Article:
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National Cooperative FAQ

 

The BuyBoard National Purchasing Cooperative is an administrative agency created in accordance with Maryland and Rhode Island state statutes. Its purpose is to obtain the benefits and efficiencies that can accrue to members of a cooperative, to comply with state bidding requirements, and to identify qualified vendors of commodities, goods, and services. The Cooperative also relieves the burdens of governmental purchasing by effectively using current technology and realizing economies of scale.

The National School Boards Association (NSBA) and the Texas Association of School Boards (TASB) administer and handle the day-to-day activities of the Cooperative. The Cooperative is sponsored by a number of state school boards associations and other state trade/education associations from across the country. The Cooperative is governed by an nine-member board of directors composed of members and the organizing state associations.

Membership is free and open to all types of local government agencies. Revenue to operate the system and the Cooperative comes primarily from a service fee payable by participating vendors. The only exceptions to this are for vehicles. The Cooperative charges a flat amount per purchase order, regardless of the number of vehicles on the purchase order, as a service fee for the purchase of vehicles. This service fee is payable by the member entity but is collected by the vehicle dealer as part of the overall vehicle price. The flat amount per purchase order is as follows:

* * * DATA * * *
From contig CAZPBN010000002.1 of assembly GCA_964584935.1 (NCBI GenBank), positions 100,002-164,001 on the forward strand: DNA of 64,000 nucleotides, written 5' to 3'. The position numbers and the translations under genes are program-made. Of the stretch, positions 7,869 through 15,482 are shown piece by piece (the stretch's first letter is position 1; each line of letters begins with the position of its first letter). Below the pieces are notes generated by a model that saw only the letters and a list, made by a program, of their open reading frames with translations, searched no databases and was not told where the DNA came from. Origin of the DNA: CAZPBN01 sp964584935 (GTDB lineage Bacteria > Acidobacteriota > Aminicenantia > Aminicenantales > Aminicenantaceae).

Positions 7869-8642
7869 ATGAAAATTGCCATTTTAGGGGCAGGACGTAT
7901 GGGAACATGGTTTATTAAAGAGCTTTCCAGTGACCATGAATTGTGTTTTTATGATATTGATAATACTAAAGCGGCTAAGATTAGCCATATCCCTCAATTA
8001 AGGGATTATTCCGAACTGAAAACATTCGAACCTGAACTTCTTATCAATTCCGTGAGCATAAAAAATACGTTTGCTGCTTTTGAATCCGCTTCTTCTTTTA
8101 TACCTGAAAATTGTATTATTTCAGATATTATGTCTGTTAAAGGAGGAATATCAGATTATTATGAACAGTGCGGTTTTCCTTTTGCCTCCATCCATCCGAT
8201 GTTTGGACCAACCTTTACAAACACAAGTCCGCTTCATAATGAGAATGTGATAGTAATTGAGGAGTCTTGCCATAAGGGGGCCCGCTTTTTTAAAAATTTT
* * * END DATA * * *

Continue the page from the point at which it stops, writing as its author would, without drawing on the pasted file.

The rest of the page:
• Vehicles and trucks - $400
  • Ambulances and school buses - $800
  • Fire apparatus - $1,500.

The Cooperative analyzes and makes award recommendations for products and services that have been submitted through a competitive proposal invitation process.

All awarded items or catalogs will be posted on a secure website, called the BuyBoard, so that Cooperative members can search for and select items. The BuyBoard is only available to members.

Each user has a security role, defined by the entity that allows them to shop, and/or transmit a purchase order to the vendor. Individuals can be assigned multiple roles or a single role, such as a shopper only. Only those individuals with the authority to transmit a purchase order to a vendor will have the ability to do so.

The other option is to simply e-mail your purchase order to the BuyBoard for input.

An automated request for quote (RFQ) function allows members who buy in volume to create a request for a selected item and select the vendors from whom they want to solicit a price quote. When the RFQ closes and vendors have responded, the system automatically tabulates the results. For any large-volume purchases, the RFQ process allows for additional price concessions from awarded Cooperative vendors without members going through the formal competitive bid process themselves.

For governmental entities, membership is as easy as completing the required fields to execute the National Purchasing Cooperative Interlocal Participation Agreement on the "How to Join" page and submitting. Your entity can join the Cooperative at any time.

Nonprofit entities are not eligible for Cooperative membership but may use the BuyBoard by completing the Nonprofit Subscriber Agreement.